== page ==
Self-build - Finance Your Dream Home

By: Benedict Rohan

Having your very own, custom-built dream home is a lot easier and cheaper than you might think. Although building your own property involves a great deal of planning and hard work, it's within the reach of most people, especially now that many mortgage lenders will lend on self-build properties.

It's generally much cheaper to build your own house than it is to buy one pre-built. The average cost of a self-build home is approximately £150,000. The return on investment can be much greater too - as soon as it's built you can expect an increase in value of 25-30% on what you paid to built it.

One of the major hurdles to overcome when considering a self-build project is obtaining the necessary finance. Some people opt to release equity from their existing mortgage, although this may not raise enough to fund the entire project - it depends on the value of the property against the current mortgage on it.

If this isn't a feasible option, another possibility is to take out a second mortgage. Many lenders offer specially tailored self-build mortgage products. If you go down this route, you'll need to decide what to do with your existing property. Work out whether you can afford to have two mortgages on the go during the build, to enable you to live in your current house until the new one is ready - or indeed whether there are any mortgage providers prepared to lend you a second mortgage. This can be a convenient way to finance the project, as it means you only have one house move, and mortgage repayments are often cheaper than renting.

If you can't afford two mortgages, the other options are to sell your current house and move into rented accommodation, stay with family or friends or even buy a mobile home or caravan to live on the building site. The latter may not be a suitable arrangement if you have a young family.

Self-build mortgages tend to have similar terms and conditions to conventional mortgages. You could have either repayment or interest only, and the interest rates available (fixed, capped, variable, etc) tend to be the same. The two main differences between self-build mortgages and conventional mortgages are that the maximum loan-to-value that will be provided is normally no more than 75% for self-build, as opposed to up to 95% or even 100% for a conventional domestic mortgage, and the funds are released in stages instead of all at once.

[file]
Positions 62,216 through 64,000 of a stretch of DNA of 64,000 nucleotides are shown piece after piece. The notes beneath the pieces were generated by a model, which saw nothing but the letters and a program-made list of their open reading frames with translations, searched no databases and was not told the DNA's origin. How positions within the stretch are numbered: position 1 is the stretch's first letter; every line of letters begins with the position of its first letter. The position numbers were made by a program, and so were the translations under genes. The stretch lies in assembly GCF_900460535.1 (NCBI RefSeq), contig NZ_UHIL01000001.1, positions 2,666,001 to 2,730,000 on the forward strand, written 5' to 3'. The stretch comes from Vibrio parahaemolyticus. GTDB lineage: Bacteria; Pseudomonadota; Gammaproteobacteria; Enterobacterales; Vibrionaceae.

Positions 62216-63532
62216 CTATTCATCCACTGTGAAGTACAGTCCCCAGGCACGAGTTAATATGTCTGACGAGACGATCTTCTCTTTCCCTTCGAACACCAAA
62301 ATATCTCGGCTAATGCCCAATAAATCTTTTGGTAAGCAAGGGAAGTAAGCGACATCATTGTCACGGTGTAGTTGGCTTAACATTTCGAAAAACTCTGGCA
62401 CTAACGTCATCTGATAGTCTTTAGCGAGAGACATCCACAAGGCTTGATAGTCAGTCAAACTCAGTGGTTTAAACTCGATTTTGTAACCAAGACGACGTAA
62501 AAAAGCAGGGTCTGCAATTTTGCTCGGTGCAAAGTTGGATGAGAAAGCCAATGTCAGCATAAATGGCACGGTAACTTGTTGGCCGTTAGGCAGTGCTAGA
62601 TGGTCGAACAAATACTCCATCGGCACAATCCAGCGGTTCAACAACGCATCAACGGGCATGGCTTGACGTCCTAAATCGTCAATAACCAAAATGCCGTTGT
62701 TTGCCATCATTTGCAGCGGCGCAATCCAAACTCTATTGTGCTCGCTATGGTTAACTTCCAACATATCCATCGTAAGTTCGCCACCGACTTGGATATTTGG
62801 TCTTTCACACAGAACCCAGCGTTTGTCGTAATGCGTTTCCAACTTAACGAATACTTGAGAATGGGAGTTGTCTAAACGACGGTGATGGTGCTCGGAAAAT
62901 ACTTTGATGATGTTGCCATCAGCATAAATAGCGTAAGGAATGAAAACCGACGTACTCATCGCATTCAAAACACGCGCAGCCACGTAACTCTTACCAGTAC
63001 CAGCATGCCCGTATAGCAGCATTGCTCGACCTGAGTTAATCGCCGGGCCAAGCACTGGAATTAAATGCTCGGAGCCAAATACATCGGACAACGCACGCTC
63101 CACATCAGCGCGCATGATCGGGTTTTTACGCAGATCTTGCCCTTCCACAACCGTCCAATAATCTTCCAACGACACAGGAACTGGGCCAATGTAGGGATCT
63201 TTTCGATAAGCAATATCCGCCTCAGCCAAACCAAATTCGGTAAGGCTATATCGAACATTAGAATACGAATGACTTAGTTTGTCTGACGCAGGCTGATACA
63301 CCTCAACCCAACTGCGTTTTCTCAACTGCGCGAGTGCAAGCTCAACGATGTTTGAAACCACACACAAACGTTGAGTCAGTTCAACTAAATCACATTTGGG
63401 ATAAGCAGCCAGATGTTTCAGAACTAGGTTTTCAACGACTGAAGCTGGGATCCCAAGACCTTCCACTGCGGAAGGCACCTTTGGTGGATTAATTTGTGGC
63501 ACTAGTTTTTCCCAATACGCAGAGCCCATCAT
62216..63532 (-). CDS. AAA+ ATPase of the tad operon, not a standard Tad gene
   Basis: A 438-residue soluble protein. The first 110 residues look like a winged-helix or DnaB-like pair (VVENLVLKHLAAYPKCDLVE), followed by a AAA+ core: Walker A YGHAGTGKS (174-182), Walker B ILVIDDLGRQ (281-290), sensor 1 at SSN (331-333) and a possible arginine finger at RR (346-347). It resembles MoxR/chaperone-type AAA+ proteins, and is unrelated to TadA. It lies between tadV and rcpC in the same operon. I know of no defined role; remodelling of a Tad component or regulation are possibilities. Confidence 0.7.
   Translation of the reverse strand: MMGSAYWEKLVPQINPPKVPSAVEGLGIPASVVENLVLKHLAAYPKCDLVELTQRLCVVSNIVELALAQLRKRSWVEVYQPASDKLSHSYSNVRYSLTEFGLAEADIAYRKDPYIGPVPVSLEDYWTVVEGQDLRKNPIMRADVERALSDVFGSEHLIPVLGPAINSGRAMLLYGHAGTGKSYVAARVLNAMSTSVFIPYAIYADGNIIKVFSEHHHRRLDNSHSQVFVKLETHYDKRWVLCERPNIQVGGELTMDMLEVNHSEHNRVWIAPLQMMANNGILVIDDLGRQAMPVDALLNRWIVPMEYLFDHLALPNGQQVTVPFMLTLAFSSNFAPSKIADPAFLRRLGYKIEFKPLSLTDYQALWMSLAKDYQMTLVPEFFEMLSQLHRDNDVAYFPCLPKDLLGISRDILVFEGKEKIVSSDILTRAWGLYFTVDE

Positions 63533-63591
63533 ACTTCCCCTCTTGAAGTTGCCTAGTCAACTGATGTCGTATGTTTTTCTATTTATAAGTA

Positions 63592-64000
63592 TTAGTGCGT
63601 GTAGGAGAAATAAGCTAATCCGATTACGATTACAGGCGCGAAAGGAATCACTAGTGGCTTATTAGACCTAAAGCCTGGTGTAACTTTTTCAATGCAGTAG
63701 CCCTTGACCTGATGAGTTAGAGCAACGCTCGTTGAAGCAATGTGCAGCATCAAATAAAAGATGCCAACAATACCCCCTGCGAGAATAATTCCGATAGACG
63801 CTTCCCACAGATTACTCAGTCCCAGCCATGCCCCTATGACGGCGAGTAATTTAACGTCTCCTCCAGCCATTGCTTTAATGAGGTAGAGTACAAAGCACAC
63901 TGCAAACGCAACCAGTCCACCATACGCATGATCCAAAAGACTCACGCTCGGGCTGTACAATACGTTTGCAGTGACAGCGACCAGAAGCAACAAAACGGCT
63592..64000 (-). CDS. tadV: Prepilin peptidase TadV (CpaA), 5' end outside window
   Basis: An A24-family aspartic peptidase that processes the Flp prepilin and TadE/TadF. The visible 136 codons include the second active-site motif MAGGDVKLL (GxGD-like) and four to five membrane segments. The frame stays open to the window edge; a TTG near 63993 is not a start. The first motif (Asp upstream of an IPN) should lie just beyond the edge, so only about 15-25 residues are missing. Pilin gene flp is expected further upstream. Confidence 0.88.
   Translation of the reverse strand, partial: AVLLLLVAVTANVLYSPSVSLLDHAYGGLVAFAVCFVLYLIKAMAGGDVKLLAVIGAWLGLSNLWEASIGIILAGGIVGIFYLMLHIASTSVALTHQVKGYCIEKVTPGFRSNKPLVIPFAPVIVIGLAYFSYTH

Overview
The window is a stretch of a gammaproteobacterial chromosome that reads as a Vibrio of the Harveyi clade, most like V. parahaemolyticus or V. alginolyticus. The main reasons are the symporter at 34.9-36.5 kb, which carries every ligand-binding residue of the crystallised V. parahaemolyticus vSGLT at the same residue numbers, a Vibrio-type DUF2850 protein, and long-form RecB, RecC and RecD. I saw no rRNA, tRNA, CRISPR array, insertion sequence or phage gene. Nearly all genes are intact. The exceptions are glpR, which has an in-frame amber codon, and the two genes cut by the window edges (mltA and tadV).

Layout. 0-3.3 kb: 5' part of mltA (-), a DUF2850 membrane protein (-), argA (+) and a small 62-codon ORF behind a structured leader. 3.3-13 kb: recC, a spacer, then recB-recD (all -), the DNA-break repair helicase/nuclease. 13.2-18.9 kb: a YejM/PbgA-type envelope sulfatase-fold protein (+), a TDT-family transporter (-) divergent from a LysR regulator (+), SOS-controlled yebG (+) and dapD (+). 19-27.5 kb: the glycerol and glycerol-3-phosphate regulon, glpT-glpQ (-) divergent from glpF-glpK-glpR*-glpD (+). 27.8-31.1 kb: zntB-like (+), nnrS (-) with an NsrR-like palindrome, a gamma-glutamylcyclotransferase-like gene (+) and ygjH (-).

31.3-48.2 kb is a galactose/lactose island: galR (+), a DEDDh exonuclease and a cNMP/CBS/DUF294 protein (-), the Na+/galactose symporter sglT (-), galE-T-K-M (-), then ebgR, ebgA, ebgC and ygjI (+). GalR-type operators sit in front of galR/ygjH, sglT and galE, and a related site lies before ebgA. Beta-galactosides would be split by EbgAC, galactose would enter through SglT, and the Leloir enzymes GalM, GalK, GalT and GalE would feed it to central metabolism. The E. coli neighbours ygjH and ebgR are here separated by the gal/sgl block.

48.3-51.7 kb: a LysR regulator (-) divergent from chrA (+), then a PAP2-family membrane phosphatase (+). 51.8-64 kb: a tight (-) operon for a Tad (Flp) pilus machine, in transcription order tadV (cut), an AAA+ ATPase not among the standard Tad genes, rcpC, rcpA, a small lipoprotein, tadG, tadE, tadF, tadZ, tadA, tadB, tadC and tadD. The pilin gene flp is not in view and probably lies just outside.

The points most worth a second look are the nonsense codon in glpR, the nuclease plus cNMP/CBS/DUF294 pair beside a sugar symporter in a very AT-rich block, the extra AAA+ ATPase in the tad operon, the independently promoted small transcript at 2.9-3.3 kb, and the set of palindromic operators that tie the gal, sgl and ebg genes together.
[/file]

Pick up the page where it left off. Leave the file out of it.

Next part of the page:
The way in which the funds are released depends on the provider. It's normally at key stages of the construction for example the laying of the foundations, when the building is wind and watertight, when the roof is complete, but some lenders release the funds upon completion of the stage, and others in advance. The issue with the former, arrears stage payments, is that the money is not available to fund the construction in advance, so it can cause cash flow problems. Some lenders offer advance stage payments, though, which makes it much easier to keep the cash flowing as the project progresses. Whichever way the lender operates, they will almost certainly want to send a surveyor or valuer to check on the progress of the build before they release each payment.

Sometimes up to a third of the cost of a self-build property is the purchase of the land. There isn't much spare land in the UK so prices are at a premium, particularly in popular built-up areas. Some lenders will be prepared to lend for land purchase, others won't, or will provide it as a separate loan, so be sure to check this out when doing your research.

Most lenders will want to see the architect's drawings and planning permission before agreeing to lend you any money, as well as a schedule of works - some lenders will put a time limit on the build, often one year.

As well as being a cheaper way to buy a house, self-build has other financial advantages. The cost of building a new home is zero-rated for VAT purposes. You also won't be subject to capital gains tax on the capital you make from selling the property, and there's tax relief for financing the new build while remaining in the existing home. Many self-build projects are also exempt from stamp duty as this applies only to the purchase of the land - unless the land price is over £60,000.

If you're able to arrange funding to build your own home and are confident that you have the management skills to keep on top of the building work as it progresses, then self-build could be the ideal way for you to get the home of your dreams without it costing an arm and a leg.

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